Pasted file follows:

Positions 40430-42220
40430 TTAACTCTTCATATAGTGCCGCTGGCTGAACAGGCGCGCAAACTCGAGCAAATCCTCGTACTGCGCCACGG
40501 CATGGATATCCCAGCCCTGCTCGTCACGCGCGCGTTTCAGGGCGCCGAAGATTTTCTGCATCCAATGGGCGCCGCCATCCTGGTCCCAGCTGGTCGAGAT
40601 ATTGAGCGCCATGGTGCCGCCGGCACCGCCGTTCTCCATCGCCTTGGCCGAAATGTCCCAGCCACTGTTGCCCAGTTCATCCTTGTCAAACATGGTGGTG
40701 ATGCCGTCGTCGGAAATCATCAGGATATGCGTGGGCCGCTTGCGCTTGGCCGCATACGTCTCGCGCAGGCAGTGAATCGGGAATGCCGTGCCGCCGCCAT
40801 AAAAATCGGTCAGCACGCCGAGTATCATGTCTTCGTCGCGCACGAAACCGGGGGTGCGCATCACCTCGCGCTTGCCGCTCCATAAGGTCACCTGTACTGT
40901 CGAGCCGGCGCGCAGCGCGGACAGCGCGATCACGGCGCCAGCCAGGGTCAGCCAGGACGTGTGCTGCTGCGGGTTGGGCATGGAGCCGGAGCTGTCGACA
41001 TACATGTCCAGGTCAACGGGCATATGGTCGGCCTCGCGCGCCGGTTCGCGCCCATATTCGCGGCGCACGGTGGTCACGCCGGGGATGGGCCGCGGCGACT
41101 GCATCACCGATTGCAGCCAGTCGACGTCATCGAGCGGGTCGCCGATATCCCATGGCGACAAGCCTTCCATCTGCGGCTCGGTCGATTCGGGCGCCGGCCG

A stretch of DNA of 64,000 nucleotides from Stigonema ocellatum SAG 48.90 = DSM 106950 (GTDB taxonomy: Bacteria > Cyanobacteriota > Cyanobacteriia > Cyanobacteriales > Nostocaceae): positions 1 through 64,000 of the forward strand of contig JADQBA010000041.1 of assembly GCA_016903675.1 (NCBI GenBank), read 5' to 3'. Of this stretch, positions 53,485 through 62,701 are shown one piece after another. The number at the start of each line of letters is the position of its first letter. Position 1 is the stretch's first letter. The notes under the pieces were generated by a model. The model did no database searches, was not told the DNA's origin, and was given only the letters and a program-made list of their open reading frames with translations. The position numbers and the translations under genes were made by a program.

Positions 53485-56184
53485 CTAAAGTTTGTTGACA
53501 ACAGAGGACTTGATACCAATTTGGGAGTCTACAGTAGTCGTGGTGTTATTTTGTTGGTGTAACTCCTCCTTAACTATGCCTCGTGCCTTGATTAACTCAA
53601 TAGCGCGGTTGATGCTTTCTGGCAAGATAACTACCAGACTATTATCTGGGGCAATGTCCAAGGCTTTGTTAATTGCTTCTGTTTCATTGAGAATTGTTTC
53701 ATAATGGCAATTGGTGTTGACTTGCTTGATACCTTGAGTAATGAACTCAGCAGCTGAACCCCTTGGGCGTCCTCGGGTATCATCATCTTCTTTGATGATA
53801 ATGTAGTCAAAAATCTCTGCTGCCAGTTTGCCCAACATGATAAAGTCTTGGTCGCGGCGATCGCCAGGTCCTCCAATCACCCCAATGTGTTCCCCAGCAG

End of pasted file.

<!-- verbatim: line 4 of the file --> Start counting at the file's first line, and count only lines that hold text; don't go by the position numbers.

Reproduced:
40601 ATTGAGCGCCATGGTGCCGCCGGCACCGCCGTTCTCCATCGCCTTGGCCGAAATGTCCCAGCCACTGTTGCCCAGTTCATCCTTGTCAAACATGGTGGTG